Facebook CEO Mark Zuckerberg is testifying before a joint hearing of the Senate Judiciary Committee and Senate Commerce Committee today trying to explain what happened in a massive data breach impacting 87 million users, and assure congress that the largest social media site is protecting your data.
This all stems from the massive data breach connected to Cambridge Analytica (CA), a UK company that has come clean and apologized about collecting data from Facebook users without permission.
"I am sorry that in 2014 SCL Elections (an affiliate of Cambridge Analytica) licensed Facebook data and derivatives from a research company (GSR) that had not received consent from most respondents. The company believed that the data had been obtained in line with Facebook’s terms of service and data protection laws," a letter from CA CEO Dr. Alexander Tayler said.
When you opened Facebook today, either on your phone or computer, you may have seen one of two messages.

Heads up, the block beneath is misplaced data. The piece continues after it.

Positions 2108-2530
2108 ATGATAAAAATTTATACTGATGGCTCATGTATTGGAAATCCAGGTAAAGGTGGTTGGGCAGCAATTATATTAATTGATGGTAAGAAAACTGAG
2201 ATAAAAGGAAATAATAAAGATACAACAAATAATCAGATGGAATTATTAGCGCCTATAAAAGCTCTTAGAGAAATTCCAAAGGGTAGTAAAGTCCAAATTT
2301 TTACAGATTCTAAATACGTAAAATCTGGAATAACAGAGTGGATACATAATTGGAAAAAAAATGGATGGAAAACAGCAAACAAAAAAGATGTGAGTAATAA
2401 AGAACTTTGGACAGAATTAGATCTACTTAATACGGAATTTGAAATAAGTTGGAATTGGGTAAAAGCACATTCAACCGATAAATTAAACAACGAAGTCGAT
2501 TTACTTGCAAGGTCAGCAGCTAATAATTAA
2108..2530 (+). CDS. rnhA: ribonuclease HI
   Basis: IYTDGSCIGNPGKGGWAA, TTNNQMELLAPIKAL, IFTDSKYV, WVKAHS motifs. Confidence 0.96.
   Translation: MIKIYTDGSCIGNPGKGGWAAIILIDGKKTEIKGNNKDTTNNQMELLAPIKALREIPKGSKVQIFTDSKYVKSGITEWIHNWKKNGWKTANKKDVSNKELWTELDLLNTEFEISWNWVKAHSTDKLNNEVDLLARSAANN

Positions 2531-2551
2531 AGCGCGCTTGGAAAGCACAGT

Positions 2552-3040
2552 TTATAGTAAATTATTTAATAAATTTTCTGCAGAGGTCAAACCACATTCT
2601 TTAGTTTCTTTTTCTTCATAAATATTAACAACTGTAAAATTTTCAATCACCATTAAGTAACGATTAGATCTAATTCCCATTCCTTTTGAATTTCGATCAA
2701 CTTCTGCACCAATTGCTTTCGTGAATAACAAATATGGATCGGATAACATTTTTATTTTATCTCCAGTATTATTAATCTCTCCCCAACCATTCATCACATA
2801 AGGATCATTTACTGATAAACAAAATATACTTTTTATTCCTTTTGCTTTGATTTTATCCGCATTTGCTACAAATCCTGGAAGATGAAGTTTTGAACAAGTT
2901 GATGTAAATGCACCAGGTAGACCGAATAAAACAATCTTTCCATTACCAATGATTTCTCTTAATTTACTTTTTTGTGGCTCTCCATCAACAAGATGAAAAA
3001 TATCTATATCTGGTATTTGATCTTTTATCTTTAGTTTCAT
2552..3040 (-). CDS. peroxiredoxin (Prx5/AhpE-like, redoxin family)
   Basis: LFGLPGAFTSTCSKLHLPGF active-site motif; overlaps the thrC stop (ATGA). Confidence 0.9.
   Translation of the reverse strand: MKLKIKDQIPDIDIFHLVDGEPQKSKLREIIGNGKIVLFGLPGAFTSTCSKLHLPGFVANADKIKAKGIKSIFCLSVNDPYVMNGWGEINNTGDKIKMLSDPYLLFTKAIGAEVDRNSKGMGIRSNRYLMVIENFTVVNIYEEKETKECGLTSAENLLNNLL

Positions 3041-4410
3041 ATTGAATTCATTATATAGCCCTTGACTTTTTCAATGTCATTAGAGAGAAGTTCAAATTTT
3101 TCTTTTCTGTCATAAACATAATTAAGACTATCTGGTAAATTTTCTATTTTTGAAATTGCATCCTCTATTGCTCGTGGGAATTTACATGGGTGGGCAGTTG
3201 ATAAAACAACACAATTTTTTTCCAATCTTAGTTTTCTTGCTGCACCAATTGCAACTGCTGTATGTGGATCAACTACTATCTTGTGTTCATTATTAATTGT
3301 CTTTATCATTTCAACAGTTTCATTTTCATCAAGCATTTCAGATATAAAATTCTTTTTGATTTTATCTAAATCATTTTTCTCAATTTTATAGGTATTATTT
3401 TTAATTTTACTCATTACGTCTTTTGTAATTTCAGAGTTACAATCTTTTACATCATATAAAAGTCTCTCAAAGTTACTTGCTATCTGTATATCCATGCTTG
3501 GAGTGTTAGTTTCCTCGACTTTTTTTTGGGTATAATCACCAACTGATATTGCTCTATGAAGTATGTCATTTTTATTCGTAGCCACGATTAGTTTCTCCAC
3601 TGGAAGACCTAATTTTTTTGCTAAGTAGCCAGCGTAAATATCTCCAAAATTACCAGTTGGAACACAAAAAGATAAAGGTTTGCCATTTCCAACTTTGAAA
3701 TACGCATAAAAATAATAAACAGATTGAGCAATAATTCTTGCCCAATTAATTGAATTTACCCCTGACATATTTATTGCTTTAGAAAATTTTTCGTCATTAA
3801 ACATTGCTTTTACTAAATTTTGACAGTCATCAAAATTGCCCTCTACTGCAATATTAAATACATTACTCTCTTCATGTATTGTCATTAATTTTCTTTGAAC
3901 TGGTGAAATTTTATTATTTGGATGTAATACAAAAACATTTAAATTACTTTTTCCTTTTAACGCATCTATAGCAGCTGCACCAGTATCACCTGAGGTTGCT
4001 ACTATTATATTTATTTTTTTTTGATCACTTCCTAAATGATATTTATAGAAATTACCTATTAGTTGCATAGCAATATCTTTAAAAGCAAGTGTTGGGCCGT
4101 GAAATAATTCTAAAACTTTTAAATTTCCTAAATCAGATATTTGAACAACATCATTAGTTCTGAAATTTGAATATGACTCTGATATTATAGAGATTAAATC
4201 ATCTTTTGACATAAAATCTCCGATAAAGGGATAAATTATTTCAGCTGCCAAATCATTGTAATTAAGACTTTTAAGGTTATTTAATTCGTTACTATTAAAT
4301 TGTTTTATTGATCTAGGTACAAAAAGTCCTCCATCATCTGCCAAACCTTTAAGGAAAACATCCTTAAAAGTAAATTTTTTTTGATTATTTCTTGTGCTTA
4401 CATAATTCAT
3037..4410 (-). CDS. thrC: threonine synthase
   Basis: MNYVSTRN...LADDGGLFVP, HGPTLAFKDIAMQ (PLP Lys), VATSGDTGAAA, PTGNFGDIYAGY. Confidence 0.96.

The first is pretty benign saying that Facebook cares about your data.
The second is a bit more worrisome, and means your data was hacked.
It starts by saying that Facebook has banned the app called "This is Your Digital Life" and says one of your friends may have used it.
The app was a fake personality quiz from CA.
By trying to take the quiz the user had to give the company permission to track all of their Facebook data and that of their friends.
Cambridge Analytica then used that data to create personal profiles and determine how people leaned politically.
CA then sold that information to campaigns to target them with political ads.
In this news release CA claims they did not use any of the data in the 2016 election.
Zuckerberg is going to have to explain how this was allowed to happen, and how it can be stopped in the future on Capital Hill Tuesday and Wednesday.
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